The head of a group representing the victims of nuclear testing in French Polynesia says a law to provide them compensation is a public relations exercise.
France's Minister of Defence recently outlined the main points of a proposed Bill to compensate, for the first time, victims of nuclear testing it conducted both in Algeria and later in French Polynesia, between 1966 and 1996.
The compensation announcement precedes a court hearing in which the French government will answer to charges it failed to protect its French Polynesian workers from nuclear fallout during that time.
But Roland Oldham, the president of Mururoa e Tatou, says the law is dishonest and simply a way of deflecting media attention from the April 27 court date.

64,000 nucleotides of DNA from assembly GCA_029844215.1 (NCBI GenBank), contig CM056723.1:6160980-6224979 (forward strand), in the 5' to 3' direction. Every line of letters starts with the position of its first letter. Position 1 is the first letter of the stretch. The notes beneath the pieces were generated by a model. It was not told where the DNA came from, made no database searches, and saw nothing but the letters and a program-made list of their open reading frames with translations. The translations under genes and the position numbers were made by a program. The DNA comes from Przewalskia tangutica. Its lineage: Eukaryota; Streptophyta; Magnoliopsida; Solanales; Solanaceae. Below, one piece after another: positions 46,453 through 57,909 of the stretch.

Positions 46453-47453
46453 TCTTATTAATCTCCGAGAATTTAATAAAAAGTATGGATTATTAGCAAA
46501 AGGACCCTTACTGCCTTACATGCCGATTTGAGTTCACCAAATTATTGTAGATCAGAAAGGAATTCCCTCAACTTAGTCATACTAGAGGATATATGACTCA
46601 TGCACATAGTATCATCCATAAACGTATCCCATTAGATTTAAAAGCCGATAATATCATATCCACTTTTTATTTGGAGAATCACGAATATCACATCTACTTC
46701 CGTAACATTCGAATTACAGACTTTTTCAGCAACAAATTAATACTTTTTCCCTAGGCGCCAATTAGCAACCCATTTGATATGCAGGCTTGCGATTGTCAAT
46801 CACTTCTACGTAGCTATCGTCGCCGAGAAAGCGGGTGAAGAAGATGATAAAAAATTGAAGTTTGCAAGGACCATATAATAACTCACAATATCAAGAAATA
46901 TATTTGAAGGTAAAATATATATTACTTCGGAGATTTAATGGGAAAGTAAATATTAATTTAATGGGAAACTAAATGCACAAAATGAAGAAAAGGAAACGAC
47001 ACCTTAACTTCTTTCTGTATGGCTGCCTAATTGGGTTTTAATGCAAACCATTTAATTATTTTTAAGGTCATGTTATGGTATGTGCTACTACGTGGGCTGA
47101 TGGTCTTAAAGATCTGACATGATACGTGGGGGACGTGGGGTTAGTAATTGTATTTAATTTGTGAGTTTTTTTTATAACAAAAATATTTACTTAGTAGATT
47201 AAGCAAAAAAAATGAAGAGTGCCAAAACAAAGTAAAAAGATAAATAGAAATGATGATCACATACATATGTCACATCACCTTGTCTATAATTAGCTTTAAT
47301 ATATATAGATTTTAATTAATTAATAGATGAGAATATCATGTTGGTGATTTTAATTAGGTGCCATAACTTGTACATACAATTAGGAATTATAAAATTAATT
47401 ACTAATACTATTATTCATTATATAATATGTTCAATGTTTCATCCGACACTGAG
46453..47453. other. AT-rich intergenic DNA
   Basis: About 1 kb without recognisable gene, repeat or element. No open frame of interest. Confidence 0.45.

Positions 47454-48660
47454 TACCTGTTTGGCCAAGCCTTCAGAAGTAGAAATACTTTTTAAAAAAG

"The same people that have made thirty years of nuclear testing in our country, in our islands, are the same people that are going to decide and judge what compensation has to be given to the victims. And I think that's a real problem of democracy."
Roland Oldham is asking for solidarity from all organisations across the Pacific to lobby the French government about the compensation law.